December 4, 2011
Indications emerged at the weekend that the intervention by the Asset Management Company of Nigeria may be the saving grace for Union Bank of Nigeria Plc (UBN) to round up its recapitalisation process, following the logjam that has arisen from its effort to shore up its capital base.
UBN had signed a transaction implementation agreement with a private equity consortium led by Africa Capital Alliance Limited (ACA) and the Overseas Private Investment Corporation (OPIC) to inject Tier I and Tier II capital into the bank for its acquisition.
But the process of UBN's recapitalisation by the groups has been stalled for a number of reasons arising from the refusal by the Securities and Exchange Commission to approve the bank's rights issue, which was a perquisite for the injection of funds by ACA and OPIC.
Sources disclosed last week that the intervention of AMCON, a shareholder in the bank, became imperative following concerns that the reluctance by some of the core investors to inject funds into the bank was causing serious delays in the bank's recapitalisation effort.
According to the original plan, AMCON was expected to inject funds into UBN to bring its negative asset value to zero, following the failure of the bank to pass the joint audit test of the Central Bank of Nigeria and the Nigeria Deposit Insurance Corporation in 2009.
The bank also banked on its core investors comprising a consortium led by Africa Capital Alliance Limited which pledged to inject $500million as Tier I capital into UBN.
UBN further placed its hopes on OPIC, a US development finance institution, which was to inject an additional $250million as Tier II capital into the bank.
The fourth leg of the recapitalisation process was a N9.5 billion rights issue for the existing shareholders of the bank.
However, trouble started when ACA could not keep to its end of the bargain by releasing only $300 billion, owing to the exit of two members of the consortium.
The unfavourable development coincided with the refusal by the Securities and Exchange Commission to approve UBN's application for its rights issue, an action blamed on the failure by UBN to give a satisfactory account of N9.3 billion purportedly spent on its London branch from funds raised in its previous rights issue in 2006.
Sources close to the deal disclosed that as a result of the uncertainty created by the development, OPIC began to foot-drag on its commitment. The US institution was said to have suspended the injection of $250 million meant for Union Bank, until after the bank has completed its rights issue and the balance of $200 million is injected by the ACA consortium.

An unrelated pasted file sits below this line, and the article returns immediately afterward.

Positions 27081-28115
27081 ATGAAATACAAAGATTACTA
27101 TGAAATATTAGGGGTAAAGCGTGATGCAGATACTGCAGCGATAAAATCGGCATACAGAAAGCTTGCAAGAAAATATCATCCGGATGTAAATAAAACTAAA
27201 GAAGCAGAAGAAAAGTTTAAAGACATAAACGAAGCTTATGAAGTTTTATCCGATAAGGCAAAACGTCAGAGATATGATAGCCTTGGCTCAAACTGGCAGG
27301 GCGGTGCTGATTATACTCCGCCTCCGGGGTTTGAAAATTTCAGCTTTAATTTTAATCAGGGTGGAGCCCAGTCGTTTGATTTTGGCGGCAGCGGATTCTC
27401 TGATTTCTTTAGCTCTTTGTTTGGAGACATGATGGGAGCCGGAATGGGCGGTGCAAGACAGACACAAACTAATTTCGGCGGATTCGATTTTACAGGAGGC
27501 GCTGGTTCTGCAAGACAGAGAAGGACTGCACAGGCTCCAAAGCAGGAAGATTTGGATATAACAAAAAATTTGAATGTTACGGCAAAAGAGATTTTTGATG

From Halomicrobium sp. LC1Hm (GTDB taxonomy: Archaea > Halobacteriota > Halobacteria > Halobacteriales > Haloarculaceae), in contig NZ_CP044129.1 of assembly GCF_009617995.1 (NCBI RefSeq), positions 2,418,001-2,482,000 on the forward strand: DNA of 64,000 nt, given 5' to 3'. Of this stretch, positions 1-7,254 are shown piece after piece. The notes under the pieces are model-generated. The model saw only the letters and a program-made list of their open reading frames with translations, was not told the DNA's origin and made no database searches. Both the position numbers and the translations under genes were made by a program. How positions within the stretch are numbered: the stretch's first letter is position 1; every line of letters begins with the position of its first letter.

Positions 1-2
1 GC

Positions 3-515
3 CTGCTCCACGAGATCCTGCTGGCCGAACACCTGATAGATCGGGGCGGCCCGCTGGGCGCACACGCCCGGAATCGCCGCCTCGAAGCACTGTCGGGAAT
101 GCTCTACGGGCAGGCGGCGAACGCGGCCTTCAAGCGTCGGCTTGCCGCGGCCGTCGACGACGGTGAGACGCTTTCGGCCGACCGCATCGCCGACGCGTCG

THISDAY gathered that sensing the apprehension of OPIC and other stakeholders of the bank, AMCON was compelled to intervene in the logjam over the delay in the bank's application to SEC for its rights issue.
Sources from SEC confirmed that AMCON has reached out to the capital market regulator and that there is a likelihood of SEC approving the rights issue before the end of the year.
It was also gathered that AMCON has expressed its readiness to inject additional funds into the bank should ACA fails to bridge the balance of $200 million required by UBN. Spokesperson for the CBN, Mallam Mohammed Abdullahi, who confirmed the exit of some investors from Union Bank, however explained that a new investor has filled the gap and that there is no threat to the bank's recapitalization process.
He said: “The issue of core investors moving out of Union Bank occurred two months ago and since then another core investor has come and the money has started coming, so the recapitalisation of the bank is on course without any problem.”
UBN's executive director, Corporate, International and Investment Banking and Treasury, Mr. Philip Ikeazor, who spoke with THISDAY last Thursday acknowledged the delay over the bank's rights issue based on the failure of the former management of the bank to give a proper account of the proceeds of its rights issue undertaken in 2006.
He however assured that AMCON as one of the shareholders of UBN has written to SEC and that the “embargo” will soon be lifted.
He explained that the controversial N9.3 billion purportedly spent on the London branch of the bank was supposed to be part of the bank's toxic assets identified by the audit team that probed the account of the bank in 2009, adding that SEC should be commended for doing things in accordance with laid down rules.
He dismissed the reports that some of the banks investors have exited, explaining that all the parties in the consortium have funded the capital account of the bank pending the allotment of shares.
On why it has taken the bank such a long time to conclude its recapitalisation unlike three other banks, namely, Intercontinental Bank Plc, Oceanic Bank International Plc and Equitorial Trust Bank Limited, Ikeazor said it is a different ball game altogether given the fact that while the said banks were acquired by other Nigerian banks, Union Bank is in talks with a consortium of investors.
Members of the consortium led by ACA include ACA B - Holdings Limited (ACA Managed Fund), FMO Netherlands; Standard Chartered Private Equity; Auctor Capital (Carlye Capital, High Vistar); the Keffi Group VIII LLC (Keffi Group, JC Flowers, BGI); ABC Holdings Limited (Banc ABC Botswana); and Discovery Group of Connecticut, USA.
Source : Thisday / By Festus Akanbi